By Jon Keller

BOSTON (AP) — State lawmakers are under growing pressure to help solve the MBTA’s funding crisis and head off steep fare hikes and service reductions.

Students and other transit riders held a protest outside the Statehouse on Tuesday against proposals offered that would raise fares as much as 43 percent while cutting some bus routes and eliminating weekend commuter rail service.

The MBTA is facing a $161 million deficit.

WBZ-TV’s Jon Keller spoke with Richard Davey

Earlier in the day, legislators whose districts are in the T’s service area met to hear suggestions for closing the gap while also providing more funds for other transportation needs around the state.

Lawmakers have heard some calls for raising the state’s 21-cents-per-gallon tax on gasoline, but legislative leaders have indicated that a tax increase is unlikely this year.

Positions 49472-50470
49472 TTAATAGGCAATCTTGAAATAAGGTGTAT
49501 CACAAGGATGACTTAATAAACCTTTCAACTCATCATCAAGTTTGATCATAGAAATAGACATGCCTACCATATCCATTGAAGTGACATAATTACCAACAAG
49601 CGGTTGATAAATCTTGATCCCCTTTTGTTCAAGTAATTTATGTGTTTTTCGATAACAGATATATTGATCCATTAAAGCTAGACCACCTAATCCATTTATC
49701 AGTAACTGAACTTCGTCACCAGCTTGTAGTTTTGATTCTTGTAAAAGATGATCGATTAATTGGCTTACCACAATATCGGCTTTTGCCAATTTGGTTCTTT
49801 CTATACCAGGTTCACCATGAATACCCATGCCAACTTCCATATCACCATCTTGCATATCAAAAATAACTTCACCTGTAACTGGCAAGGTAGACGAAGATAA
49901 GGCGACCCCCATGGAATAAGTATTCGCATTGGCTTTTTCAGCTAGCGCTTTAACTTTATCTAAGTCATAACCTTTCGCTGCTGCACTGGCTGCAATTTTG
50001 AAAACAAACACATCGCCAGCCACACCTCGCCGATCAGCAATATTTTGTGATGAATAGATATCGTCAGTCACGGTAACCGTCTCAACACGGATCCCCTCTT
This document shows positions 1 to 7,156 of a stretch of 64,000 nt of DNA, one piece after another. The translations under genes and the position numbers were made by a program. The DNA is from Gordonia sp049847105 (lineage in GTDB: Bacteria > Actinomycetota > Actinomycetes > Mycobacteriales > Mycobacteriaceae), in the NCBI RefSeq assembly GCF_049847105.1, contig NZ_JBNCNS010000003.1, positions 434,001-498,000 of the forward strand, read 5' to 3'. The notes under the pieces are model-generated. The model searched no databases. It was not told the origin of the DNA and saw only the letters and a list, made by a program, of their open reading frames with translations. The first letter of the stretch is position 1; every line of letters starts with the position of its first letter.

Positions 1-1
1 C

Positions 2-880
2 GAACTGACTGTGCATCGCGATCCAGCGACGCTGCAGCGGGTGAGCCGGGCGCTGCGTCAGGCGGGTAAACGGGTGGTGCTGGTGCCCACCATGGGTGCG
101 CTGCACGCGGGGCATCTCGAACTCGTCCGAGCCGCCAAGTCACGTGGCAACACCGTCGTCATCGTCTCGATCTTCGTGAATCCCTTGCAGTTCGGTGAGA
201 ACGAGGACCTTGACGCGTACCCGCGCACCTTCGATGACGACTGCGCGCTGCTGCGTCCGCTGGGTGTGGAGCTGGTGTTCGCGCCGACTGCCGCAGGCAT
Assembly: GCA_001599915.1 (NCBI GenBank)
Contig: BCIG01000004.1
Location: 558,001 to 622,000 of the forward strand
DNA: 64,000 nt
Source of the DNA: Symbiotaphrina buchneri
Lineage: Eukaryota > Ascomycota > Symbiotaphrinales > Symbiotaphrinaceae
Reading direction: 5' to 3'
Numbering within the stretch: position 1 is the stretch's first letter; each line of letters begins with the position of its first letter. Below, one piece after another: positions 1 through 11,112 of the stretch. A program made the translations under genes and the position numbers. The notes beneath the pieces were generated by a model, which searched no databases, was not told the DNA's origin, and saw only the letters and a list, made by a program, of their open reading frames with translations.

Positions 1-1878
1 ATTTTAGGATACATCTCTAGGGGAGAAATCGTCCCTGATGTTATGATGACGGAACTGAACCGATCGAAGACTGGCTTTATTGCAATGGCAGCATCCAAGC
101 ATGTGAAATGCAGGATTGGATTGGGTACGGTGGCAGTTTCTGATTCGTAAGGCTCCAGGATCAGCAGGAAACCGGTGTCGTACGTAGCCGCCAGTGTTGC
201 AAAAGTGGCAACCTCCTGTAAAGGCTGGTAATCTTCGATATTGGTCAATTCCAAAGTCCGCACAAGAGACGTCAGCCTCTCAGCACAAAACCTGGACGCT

Copyright 2012 The Associated Press.

Jon Keller

Comments (4)
  1. BostonIrish says:

    I’m the last person to agree with a fare increase, but people, it’s really expensive to run trains and trolleys. I agree that the T, as most big state blackhole budgets are, is inefficient. But if you want public transportation, money doesn’t grow on trees.

    I seldom use the T, but when I do I don’t have any issues with the service. Just don’t raise any taxes to fund it. Let the riders pay.

    1. Tsalnew says:

      Absolutely agree BI. Son uses T several times daily and also has no problems.

  2. Nab71 says:

    So let me see if I have this correct. People who have not seen any fare increase for five years want to add a tax on gasoline customers who have seen steady increases in prices over the same time period. The T needs to learn what most landlords know, if you don’t increase what you charge periodically to reflect costs, your customers won’t appreciate it, they’ll scream when costs finally force an increase.

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